Agricultural markets rallied on Friday to end the year in style, but sharp losses in wheat, soybeans, cotton, cocoa and sugar at certain points this year weighed on commodities as a whole and left the asset class with its first annual loss in three years.

The 19-commodity Thomson Reuters-Jefferies CRB index ended the year down about 8 percent versus a 17 percent gain in 2010 and a 23 percent rise in 2009. The index, which serves as a global benchmark for commodities, fell despite an annual advance in the price of oil, its main component.

The CRB's biggest decline was in cotton, which fell about 37 percent after record high prices in March boosted output of the fiber which decimated demand.

Natural gas was the second-worst performing component of the CRB, falling 32 percent.

Base metals were also major losers for the year, with copper down about 21 percent and aluminum logging an 18 percent drop.

Metals were affected by fears over the festering euro zone crisis and the dollar's resultant strength against the euro.

Worries about the possibility of an economic slowdown in top metals buyer China, and destocking of a wide variety of metals by that country, also depressed the market. 

"This time last year, analysts would have expected much higher prices than we have now," Stephen Briggs, metals analyst at BNP Paribas, said.   

Gold prices rose for the year, extending their unbeaten run since 2001. The spot price of gold, which tracks trades in bullion, finished the year up 10 percent after huge gains in earlier months mitigated December's sharp sell-off.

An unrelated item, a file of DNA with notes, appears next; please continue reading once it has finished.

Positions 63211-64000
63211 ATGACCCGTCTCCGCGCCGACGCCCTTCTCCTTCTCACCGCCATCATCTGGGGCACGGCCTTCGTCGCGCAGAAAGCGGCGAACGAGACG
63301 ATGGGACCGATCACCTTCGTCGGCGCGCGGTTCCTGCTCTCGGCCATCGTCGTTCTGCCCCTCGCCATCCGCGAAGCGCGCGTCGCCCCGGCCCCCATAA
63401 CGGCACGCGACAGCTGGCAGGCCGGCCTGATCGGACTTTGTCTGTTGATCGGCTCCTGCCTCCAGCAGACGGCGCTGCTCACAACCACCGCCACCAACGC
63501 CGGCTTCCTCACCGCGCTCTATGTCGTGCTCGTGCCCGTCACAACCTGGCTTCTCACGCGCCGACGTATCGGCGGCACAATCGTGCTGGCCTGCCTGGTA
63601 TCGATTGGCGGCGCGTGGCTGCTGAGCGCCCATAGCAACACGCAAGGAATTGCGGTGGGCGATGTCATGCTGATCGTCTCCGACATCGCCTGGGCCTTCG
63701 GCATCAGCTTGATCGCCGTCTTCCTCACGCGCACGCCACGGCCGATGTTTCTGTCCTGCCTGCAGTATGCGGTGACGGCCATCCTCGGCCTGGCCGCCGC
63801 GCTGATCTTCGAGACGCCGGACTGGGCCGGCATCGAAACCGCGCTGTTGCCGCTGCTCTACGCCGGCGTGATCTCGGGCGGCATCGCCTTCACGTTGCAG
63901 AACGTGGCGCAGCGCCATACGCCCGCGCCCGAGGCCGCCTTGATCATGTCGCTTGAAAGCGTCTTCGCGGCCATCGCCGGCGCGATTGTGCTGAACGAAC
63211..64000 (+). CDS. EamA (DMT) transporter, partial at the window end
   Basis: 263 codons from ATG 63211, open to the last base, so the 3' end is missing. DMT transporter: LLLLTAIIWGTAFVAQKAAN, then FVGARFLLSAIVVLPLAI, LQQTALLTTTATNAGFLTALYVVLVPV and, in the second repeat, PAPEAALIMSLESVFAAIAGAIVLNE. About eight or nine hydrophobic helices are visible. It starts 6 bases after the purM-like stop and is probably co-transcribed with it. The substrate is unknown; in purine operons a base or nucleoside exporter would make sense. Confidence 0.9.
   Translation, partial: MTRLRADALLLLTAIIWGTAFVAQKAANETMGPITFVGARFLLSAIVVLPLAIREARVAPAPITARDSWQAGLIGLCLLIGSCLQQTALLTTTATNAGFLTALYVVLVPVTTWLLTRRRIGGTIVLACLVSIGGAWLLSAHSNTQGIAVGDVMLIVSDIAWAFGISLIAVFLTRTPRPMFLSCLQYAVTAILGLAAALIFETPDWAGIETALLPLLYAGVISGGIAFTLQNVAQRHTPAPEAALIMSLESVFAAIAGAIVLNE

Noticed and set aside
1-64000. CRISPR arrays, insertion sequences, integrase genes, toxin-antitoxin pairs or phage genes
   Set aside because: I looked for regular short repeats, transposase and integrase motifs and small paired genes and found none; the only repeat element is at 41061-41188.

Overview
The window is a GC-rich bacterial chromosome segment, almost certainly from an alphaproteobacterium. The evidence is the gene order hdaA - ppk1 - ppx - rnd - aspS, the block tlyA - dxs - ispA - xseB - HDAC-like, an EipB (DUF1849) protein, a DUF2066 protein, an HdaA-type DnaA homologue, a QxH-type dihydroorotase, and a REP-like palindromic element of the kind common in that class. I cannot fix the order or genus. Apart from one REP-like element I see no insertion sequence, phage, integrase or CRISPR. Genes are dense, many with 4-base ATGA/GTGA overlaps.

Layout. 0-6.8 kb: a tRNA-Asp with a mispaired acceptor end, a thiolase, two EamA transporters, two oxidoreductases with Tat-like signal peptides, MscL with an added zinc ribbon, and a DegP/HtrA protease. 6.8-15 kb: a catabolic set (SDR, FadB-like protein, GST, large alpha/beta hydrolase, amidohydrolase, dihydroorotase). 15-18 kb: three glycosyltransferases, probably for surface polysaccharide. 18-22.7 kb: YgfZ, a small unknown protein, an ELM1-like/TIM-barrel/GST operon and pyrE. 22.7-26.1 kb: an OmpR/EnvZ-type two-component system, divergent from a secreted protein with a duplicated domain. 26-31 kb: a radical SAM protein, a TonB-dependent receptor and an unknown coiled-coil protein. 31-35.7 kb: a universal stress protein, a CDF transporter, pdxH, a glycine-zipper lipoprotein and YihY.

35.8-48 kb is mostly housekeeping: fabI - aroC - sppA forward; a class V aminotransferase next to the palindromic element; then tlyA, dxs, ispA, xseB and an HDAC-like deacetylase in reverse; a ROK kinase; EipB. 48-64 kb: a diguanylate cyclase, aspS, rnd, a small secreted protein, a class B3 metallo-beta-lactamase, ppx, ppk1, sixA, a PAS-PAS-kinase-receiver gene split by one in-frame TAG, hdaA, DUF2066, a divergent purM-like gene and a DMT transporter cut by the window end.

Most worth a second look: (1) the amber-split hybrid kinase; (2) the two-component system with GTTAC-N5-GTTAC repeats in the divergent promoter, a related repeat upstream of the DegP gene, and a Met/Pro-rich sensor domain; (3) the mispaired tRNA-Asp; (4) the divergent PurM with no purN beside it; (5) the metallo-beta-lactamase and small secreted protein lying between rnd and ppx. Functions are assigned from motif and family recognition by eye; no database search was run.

U.S. wheat, soybean and corn prices all rose about 1 percent on Friday, boosted by lingering worries about hot, dry weather in Argentina, the world's second largest exporter of corn.

For the year, though, wheat fell 18 percent and soybeans 14 percent, due to losses posted after government estimates of U.S. crop stockpiles exceeded market expectations. Oil posted a third straight year of gains, with London's Brent crude up 13 percent and U.S. crude rising 8
percent. But it was far from a smooth year as prices rose strongly in the first half, tumbled in the third quarter and seesawed over the last three months.

Heating oil was the biggest gainer on the CRB, rising nearly 15 percent. Live cattle posted the second-largest rise of 14 percent.